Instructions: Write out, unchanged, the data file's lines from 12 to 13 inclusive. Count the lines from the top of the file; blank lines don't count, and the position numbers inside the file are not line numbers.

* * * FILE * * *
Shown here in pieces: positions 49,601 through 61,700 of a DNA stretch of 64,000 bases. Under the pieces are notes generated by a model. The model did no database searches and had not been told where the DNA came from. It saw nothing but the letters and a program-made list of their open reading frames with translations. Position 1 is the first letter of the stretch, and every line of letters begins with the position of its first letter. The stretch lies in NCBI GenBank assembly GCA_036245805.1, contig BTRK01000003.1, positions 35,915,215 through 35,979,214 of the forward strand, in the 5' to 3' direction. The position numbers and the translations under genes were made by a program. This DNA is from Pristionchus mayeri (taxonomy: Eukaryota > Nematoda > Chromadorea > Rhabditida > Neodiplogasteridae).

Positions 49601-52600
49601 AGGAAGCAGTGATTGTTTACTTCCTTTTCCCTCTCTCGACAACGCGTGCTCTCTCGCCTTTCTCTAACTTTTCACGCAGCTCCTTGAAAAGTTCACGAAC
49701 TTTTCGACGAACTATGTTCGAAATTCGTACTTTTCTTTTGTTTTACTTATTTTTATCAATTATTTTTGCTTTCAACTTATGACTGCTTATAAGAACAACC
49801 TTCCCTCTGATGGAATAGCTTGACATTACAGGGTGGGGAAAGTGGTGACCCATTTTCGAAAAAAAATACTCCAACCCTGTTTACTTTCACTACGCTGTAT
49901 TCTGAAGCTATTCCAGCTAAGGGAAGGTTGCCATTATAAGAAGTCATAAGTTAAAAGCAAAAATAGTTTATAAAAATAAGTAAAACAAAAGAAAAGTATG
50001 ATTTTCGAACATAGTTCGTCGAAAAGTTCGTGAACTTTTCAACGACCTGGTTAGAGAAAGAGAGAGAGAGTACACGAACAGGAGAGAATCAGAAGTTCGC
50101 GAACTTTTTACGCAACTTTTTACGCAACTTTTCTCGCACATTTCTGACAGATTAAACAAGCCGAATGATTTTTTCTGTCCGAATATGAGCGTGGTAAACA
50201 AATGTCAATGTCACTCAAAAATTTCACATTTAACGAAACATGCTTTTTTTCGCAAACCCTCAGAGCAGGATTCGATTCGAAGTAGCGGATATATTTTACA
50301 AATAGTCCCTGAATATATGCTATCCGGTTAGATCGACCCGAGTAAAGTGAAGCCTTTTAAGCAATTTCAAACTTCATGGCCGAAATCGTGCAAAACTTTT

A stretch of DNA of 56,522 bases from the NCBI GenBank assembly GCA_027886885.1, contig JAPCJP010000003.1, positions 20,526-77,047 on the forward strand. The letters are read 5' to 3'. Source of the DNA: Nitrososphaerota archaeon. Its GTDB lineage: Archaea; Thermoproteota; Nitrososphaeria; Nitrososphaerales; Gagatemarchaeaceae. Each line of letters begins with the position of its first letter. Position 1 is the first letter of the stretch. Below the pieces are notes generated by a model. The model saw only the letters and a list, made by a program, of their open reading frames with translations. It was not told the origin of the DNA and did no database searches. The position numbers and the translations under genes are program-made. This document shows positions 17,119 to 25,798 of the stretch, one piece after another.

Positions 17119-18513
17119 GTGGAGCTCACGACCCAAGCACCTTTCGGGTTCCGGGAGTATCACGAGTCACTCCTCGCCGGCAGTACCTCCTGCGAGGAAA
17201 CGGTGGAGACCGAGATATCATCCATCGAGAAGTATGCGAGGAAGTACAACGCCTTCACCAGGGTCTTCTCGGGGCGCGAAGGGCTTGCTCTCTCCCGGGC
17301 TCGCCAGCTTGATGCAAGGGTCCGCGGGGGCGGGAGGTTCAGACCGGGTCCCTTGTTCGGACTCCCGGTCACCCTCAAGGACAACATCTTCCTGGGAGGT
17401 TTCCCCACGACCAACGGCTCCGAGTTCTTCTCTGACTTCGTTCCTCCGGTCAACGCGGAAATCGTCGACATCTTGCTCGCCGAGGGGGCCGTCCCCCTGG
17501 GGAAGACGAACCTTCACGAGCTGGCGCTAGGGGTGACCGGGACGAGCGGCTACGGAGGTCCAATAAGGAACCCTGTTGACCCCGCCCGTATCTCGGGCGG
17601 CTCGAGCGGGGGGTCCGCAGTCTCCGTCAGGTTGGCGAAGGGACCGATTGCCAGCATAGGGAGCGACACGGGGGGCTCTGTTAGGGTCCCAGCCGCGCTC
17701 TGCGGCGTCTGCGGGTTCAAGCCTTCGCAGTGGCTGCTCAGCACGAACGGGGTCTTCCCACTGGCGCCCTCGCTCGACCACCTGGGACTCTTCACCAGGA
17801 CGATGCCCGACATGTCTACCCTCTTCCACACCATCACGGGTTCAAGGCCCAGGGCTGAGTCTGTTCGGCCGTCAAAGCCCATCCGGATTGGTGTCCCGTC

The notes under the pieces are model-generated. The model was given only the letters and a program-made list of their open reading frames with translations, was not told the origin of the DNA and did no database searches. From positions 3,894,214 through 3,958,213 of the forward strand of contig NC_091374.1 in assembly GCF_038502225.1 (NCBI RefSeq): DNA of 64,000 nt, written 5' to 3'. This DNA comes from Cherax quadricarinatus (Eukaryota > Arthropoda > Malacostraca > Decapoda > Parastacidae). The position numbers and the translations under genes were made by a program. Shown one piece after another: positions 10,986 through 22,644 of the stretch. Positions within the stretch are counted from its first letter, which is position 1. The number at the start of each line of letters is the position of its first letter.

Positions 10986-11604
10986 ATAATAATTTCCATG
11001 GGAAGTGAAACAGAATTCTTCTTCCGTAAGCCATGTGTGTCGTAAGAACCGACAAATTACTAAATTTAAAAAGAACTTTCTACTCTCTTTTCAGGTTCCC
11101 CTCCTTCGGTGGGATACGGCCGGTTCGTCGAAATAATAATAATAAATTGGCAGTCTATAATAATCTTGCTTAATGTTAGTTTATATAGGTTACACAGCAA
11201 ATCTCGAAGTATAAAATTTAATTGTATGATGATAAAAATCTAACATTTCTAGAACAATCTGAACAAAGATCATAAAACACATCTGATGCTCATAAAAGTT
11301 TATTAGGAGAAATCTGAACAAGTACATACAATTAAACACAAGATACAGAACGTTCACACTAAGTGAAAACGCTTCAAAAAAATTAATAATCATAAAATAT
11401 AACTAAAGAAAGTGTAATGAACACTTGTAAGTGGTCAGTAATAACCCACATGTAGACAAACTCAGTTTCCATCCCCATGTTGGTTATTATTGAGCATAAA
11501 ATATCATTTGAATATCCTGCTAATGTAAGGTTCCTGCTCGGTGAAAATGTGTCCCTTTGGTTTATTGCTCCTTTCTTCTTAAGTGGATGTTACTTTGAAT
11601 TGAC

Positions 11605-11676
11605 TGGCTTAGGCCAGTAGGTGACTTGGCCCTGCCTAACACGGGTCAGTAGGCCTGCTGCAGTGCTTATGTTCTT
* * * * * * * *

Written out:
Positions 17119-18513
17119 GTGGAGCTCACGACCCAAGCACCTTTCGGGTTCCGGGAGTATCACGAGTCACTCCTCGCCGGCAGTACCTCCTGCGAGGAAA